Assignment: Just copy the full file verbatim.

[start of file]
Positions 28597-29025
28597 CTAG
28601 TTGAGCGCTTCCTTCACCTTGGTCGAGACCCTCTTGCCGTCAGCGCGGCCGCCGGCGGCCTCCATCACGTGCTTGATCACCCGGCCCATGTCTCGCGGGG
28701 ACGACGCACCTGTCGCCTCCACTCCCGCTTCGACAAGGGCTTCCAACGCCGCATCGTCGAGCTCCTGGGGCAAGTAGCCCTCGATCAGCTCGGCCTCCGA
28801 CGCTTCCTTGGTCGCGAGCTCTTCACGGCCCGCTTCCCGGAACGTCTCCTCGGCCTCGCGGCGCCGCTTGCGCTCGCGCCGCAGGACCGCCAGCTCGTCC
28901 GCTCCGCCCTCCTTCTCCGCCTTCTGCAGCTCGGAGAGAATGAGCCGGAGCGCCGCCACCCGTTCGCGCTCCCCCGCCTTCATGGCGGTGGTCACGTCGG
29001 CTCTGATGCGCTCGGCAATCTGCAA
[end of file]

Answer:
Positions 28597-29025
28597 CTAG
28601 TTGAGCGCTTCCTTCACCTTGGTCGAGACCCTCTTGCCGTCAGCGCGGCCGCCGGCGGCCTCCATCACGTGCTTGATCACCCGGCCCATGTCTCGCGGGG
28701 ACGACGCACCTGTCGCCTCCACTCCCGCTTCGACAAGGGCTTCCAACGCCGCATCGTCGAGCTCCTGGGGCAAGTAGCCCTCGATCAGCTCGGCCTCCGA
28801 CGCTTCCTTGGTCGCGAGCTCTTCACGGCCCGCTTCCCGGAACGTCTCCTCGGCCTCGCGGCGCCGCTTGCGCTCGCGCCGCAGGACCGCCAGCTCGTCC
28901 GCTCCGCCCTCCTTCTCCGCCTTCTGCAGCTCGGAGAGAATGAGCCGGAGCGCCGCCACCCGTTCGCGCTCCCCCGCCTTCATGGCGGTGGTCACGTCGG
29001 CTCTGATGCGCTCGGCAATCTGCAA